The less-active couple has a six-month-old baby. She is the cutest baby. She has dark hair, long, dark, curly eyelashes, and is almost-always smiling. Since she is six-months-old, she can start eating solid food. In Nepal, instead of having baby showers, they have rice ceremonies. And we got invitied. Sister Stewart said that in countries with high mortality rates, they celebrate the birth of the baby after the baby is old enough that they are sure he\she will actually live. When they excitedly asked us to be in attendance, we weren't entirely sure what a rice ceremony was. We knew Adrika would be eating rice for the first time, but that was about it. It was an actual ceremony! We were there on Saturday night, along with a few of their other Nepali friends, and another couple in the ward. They laid out a blanket on the floor. The mother held Adrika. In front of them was a plate with dry rice (an oil lamp atop the mound), a plate with cooked rice (made red with food coloring) and rose petals, and a bowl of rice pudding. Everyone took turns getting on the blanket, facing the baby, putting some red rice on her forehead (and rose petals on her head, if he\she desired), feeding her a bite of rice pudding, and giving her a present. It was very cool, and there was Nepali music playing in the background. Then we all enjoyed a Nepali feast. It was so yummy! And Adrika was just so excited the entire time (she loves attention and will start screaming during lessons if attention is not at least some-what focused on her. So, the rice ceremony was definitely on her list of Top 5 Best Days).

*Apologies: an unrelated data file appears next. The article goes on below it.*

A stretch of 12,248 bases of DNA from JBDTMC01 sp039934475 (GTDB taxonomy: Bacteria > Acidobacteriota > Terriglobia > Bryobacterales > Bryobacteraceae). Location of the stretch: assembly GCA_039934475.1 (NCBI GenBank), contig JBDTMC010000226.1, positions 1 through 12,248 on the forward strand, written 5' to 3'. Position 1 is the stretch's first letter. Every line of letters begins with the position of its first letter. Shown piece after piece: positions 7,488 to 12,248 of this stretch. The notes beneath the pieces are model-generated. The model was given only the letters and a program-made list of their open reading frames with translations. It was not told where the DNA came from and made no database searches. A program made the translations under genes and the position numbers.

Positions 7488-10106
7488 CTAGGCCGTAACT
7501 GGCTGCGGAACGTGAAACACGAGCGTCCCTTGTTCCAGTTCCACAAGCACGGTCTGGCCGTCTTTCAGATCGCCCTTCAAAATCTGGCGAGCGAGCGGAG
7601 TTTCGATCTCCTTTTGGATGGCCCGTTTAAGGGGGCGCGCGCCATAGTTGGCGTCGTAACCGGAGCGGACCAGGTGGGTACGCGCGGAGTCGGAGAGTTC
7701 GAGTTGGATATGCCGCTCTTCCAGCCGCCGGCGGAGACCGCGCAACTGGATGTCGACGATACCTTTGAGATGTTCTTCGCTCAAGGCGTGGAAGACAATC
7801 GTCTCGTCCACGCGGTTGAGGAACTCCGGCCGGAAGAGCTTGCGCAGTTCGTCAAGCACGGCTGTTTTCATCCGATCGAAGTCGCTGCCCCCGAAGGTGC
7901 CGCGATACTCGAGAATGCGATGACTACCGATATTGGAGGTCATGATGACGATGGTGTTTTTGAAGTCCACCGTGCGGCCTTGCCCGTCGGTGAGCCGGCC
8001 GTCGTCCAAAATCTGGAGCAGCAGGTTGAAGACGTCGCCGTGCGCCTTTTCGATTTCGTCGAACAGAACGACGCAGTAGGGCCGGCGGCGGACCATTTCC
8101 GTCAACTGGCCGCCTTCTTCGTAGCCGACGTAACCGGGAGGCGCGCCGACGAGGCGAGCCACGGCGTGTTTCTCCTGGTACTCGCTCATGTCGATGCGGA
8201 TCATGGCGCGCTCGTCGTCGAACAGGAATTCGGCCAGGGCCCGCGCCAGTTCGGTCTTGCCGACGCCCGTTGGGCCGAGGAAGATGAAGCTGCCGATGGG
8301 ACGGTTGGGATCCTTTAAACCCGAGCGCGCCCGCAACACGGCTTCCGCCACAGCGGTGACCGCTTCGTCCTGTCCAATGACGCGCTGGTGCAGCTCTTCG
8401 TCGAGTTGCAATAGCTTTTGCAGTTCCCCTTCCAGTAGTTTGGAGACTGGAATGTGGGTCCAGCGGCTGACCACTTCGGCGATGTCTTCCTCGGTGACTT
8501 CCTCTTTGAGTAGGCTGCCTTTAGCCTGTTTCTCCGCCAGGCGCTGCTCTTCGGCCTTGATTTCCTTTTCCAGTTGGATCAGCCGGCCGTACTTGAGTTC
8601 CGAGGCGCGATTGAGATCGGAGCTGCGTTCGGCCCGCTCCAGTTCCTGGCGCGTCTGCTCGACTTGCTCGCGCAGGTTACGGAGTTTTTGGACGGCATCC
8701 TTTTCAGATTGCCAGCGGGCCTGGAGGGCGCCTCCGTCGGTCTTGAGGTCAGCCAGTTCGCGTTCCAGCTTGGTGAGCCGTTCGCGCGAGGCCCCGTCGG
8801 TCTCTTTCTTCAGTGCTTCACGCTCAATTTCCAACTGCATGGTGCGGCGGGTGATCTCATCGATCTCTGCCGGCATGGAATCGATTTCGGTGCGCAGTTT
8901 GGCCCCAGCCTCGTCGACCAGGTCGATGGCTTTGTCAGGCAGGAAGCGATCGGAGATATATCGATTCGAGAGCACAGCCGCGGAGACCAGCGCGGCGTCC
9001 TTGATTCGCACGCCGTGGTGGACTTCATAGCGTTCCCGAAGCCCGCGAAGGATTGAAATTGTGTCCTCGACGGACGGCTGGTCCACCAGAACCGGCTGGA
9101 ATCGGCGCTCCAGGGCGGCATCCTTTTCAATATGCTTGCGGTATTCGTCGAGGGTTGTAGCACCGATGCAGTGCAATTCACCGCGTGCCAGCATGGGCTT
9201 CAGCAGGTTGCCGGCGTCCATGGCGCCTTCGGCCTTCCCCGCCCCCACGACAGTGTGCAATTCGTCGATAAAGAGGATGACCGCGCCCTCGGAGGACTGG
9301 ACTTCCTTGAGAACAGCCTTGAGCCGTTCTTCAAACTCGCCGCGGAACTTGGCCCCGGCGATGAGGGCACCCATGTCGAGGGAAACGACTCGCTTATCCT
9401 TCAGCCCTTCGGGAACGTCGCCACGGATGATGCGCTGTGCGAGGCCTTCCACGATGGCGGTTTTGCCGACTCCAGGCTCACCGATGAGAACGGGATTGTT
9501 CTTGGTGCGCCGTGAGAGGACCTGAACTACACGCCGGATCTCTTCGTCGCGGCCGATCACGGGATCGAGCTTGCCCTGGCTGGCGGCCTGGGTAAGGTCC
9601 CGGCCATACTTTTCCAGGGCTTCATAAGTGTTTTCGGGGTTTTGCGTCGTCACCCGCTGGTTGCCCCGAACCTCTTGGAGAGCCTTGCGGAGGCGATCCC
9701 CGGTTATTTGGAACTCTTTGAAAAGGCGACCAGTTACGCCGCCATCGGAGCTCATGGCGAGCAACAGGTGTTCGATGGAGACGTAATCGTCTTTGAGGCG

We also did service for the UN Charity Bizarre all day Friday and Saturday. We, along with the other missionaries in Wien, helped set up, helped with parking, and then helped at coat check. During coat check, Elder Johnson joked that we should give out their numbers (the numbers that they give us so we know on what hooks hang their coats) on pass-along cards. I suggested giving them number holders, aka Books of Mormon. But, we did get to do some missionary work afterall! A woman came up to us at one point to get her coat back. Elder Johnson left to grab the coats, I asked the woman where she was from. She said Peru, then she turned to (what I'm assuming was) her husband and said, ''He is from New Jersey.'' I got very excited as he is a man who speaks English - someone the Elders can teach! Elder Johnson returned, and the woman asked where we were from. I told her we were from Utah, and she asked where we had learned to speak German so well. We told her, and also told her we teach German classes twice a week. We wrote down the address of the church and center where the language classes are held, and she was so excited! I asked if we could have her number, so she wrote down her name, number, and address! She was very excited, and she left. So, that was very cool!